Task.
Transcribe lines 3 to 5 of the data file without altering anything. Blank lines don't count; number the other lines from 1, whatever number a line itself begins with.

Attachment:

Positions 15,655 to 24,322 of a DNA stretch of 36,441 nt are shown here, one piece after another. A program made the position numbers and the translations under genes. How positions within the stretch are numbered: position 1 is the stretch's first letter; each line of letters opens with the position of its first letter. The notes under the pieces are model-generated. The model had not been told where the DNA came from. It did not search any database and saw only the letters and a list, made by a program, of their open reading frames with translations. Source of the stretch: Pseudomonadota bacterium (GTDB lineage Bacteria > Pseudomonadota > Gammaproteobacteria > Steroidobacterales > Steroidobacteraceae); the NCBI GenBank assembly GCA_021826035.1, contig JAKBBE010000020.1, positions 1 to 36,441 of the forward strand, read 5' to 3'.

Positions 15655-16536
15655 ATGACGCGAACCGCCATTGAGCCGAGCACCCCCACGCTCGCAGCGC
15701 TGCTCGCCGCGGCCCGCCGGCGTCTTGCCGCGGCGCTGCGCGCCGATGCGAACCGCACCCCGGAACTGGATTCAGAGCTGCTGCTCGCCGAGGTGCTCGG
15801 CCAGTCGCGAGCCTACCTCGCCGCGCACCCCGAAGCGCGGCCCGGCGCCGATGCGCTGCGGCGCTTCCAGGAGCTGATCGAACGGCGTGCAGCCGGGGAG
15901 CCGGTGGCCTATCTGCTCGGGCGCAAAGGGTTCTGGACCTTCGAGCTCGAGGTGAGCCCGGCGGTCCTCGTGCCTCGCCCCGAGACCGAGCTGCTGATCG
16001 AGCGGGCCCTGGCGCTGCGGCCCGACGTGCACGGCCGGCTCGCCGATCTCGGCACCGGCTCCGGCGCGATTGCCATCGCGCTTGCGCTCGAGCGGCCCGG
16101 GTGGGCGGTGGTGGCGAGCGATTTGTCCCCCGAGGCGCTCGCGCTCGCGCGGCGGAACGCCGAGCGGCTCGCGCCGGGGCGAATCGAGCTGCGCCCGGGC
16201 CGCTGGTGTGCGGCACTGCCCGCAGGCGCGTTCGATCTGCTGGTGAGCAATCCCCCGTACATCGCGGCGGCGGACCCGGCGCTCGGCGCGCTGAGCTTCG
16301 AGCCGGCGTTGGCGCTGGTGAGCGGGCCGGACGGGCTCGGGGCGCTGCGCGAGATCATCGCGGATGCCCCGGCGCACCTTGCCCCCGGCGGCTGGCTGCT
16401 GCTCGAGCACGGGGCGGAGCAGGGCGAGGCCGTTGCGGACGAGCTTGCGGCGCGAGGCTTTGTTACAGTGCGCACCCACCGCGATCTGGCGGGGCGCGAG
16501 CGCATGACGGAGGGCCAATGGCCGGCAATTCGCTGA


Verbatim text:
15655 ATGACGCGAACCGCCATTGAGCCGAGCACCCCCACGCTCGCAGCGC
15701 TGCTCGCCGCGGCCCGCCGGCGTCTTGCCGCGGCGCTGCGCGCCGATGCGAACCGCACCCCGGAACTGGATTCAGAGCTGCTGCTCGCCGAGGTGCTCGG
15801 CCAGTCGCGAGCCTACCTCGCCGCGCACCCCGAAGCGCGGCCCGGCGCCGATGCGCTGCGGCGCTTCCAGGAGCTGATCGAACGGCGTGCAGCCGGGGAG